In going through our discovery process with clients who come to us looking to increase customer engagement, we often determine that a significant reason for less than ideal customer engagement is a low level of employee engagement.
At Centricity, we typically operate from the premise that “You must capture the minds and hearts of your employees—so they can, in turn, captivate your customers.”
Legendary business leader, J. Willard Marriott, always advised his managers to “Take care of associates and they’ll take care of your customers.” It seems the entire science of engagement can be distilled into that simple, yet profound statement.
It is evident that there is there a link between employee engagement and customer engagement. For many years, Centricity has worked with Marriott and its expansive family of brands, managing numerous recognition programs that highlight and celebrate engaged employees who deliver great service to their guests.
While we have acquired anecdotal evidence of the connection between employee engagement and customer engagement over our decades of work with the Fortune 1000, you don’t need to take our word for it.
Measuring Employee Engagement
One very powerful metric that correlates the connection is a Net Promoter Score (NPS). If you aren’t familiar with Net Promoter Scores, you should be. Developed several years ago by Fred Reichheld and researchers from Bain & Company, NPS scores are based on the likelihood of employees or customers to recommend your business to a friend or colleague. Simple enough, but very powerful too.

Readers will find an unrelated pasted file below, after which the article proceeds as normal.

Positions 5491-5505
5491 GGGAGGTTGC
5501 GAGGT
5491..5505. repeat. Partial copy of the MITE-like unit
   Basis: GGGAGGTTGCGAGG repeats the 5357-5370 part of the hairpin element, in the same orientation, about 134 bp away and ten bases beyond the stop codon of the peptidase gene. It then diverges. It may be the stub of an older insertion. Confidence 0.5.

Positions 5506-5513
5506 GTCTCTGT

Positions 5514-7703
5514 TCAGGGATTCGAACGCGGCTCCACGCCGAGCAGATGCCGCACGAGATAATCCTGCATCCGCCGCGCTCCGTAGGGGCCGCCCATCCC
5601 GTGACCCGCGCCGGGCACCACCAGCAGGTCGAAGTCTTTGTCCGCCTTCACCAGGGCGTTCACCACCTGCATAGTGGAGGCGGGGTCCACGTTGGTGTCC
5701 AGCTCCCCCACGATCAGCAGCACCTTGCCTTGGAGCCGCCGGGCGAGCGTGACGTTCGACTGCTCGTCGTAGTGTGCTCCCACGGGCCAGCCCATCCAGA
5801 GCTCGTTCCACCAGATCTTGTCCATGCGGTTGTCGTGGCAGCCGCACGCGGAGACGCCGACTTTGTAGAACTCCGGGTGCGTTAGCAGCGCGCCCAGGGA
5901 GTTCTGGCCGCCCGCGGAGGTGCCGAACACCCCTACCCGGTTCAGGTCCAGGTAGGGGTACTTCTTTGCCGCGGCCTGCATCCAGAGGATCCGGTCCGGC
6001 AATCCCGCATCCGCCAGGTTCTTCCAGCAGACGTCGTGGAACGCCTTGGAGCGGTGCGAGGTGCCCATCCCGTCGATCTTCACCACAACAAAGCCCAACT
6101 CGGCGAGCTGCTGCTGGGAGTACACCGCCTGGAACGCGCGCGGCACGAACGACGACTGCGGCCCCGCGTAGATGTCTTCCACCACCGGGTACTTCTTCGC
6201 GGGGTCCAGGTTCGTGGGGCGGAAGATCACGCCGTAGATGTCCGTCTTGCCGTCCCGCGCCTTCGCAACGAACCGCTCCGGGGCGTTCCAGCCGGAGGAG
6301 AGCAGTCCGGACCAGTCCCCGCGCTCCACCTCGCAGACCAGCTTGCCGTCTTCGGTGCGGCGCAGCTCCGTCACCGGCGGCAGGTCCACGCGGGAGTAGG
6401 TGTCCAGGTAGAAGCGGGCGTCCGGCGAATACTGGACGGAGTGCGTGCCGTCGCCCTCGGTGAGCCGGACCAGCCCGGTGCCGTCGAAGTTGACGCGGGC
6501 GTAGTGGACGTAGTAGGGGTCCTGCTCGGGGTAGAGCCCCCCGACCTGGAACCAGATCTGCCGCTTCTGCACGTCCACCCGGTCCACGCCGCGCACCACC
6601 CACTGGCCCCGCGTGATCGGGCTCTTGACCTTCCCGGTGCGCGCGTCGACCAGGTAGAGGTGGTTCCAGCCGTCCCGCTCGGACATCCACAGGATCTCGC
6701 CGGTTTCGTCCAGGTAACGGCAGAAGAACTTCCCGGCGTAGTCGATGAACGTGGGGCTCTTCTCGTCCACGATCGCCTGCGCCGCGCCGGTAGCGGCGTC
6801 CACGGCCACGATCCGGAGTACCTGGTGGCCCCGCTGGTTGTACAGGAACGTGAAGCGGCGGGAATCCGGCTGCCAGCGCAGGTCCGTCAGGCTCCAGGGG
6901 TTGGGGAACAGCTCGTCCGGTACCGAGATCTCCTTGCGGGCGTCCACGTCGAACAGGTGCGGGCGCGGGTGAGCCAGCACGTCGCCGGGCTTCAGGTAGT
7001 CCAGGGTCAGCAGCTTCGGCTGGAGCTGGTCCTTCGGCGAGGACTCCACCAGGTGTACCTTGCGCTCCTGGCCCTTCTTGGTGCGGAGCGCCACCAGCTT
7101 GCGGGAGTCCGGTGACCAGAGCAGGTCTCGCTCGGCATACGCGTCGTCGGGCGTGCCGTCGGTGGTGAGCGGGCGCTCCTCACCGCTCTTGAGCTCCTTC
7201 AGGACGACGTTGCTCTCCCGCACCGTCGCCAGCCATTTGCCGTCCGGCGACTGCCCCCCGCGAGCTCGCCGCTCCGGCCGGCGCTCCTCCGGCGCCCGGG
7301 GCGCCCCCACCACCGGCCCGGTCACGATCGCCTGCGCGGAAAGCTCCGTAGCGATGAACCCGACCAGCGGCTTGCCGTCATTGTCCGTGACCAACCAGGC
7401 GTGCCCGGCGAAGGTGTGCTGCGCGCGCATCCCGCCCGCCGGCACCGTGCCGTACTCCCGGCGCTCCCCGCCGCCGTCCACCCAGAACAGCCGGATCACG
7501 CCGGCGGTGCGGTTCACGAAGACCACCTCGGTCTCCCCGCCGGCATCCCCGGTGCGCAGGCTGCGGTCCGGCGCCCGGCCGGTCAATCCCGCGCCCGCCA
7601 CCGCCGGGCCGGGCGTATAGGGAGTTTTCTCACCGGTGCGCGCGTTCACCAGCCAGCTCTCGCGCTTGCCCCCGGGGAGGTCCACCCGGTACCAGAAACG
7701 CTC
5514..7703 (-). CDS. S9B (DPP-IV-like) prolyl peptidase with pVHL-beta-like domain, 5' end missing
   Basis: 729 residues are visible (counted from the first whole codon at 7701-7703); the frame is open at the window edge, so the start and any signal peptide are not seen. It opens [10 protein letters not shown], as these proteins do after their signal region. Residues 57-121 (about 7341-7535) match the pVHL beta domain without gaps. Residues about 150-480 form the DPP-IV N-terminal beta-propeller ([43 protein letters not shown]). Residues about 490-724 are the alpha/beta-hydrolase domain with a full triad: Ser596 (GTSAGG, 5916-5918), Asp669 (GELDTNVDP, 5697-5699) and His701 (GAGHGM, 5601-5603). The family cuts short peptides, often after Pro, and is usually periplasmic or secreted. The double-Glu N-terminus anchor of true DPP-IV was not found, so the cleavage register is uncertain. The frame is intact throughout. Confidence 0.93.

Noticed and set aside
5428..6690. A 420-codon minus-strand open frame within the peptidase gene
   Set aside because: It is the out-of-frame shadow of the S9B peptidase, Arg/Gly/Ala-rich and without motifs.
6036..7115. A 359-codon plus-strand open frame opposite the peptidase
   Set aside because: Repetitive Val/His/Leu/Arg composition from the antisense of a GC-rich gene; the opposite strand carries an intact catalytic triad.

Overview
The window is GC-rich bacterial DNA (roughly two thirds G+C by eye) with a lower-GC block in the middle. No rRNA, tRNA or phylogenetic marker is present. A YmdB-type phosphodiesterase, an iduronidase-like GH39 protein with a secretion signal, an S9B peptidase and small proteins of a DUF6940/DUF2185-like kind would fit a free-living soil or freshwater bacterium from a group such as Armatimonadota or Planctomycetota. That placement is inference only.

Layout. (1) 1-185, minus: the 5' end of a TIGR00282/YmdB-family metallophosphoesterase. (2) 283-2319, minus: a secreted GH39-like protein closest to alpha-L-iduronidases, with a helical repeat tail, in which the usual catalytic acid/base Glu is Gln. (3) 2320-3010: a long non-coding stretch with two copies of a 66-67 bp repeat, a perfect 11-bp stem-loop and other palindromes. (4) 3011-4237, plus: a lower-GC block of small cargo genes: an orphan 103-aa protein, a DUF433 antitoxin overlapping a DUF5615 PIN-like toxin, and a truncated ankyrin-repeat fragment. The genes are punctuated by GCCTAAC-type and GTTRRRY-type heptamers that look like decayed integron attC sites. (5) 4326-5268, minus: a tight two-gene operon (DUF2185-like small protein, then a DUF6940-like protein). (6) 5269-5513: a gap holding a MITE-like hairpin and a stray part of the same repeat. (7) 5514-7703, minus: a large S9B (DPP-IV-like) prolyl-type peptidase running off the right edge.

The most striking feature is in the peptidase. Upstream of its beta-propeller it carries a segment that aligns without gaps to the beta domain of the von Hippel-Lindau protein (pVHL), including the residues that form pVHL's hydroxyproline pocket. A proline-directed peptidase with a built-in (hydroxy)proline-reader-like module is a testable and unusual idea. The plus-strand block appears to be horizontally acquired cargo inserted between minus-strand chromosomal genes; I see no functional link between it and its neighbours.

Having deployed this scoring mechanism across many industries, Bain concluded: “Very few companies can achieve or sustain high customer loyalty without a cadre of loyal, engaged employees.”
By definition, engaged employees exhibit enthusiasm for both their work and for the company that employees them. The energy they exude is infectious, positively impacting both colleagues and customers.
The Benefits of Engaged Employees
When an employee is enthusiastic about the company they work for, they perform at higher levels. Engaged employees are more likely to uncover creative solutions and offer up new ideas for enhancing processes and services than their less engaged coworkers. They bring a passion and energy to their performance that ensures better business results and delivers enhanced experiences for the customers they serve.
While there is no shortage of empirical evidence to support the correlation between engaged employees and happy customers, it’s likely you have ample evidence of this based on your own experience as a consumer.
Think back to the last time you referred a business to a friend. It almost invariably includes a positive service experience that was delivered by an enthusiastic, energetic employee. Or consider recent times spent waiting in lines – at airports, or the grocery store or even the DMV.
Your experience is always directly proportional to the amount of energy and enthusiasm (AKA engagement) you encounter from the clerk or agent that greets you when your time in line is up. If you are greeted with a friendly smile, a positive attitude and an eagerness to help, the frustration of time spent in line decreases accordingly. If however, the clerk or agent is impersonal, slow-moving and clearly unmotivated to help you, then your frustration mounts.
Despite the rapid advances in technology, the acceleration of change and the globalization of the workforce, success in business is still really all about relationships. We’d all do well to follow Mr. Marriott’s sage advice to take care of your employees, so they’ll take care of your customers. The results are well worth it.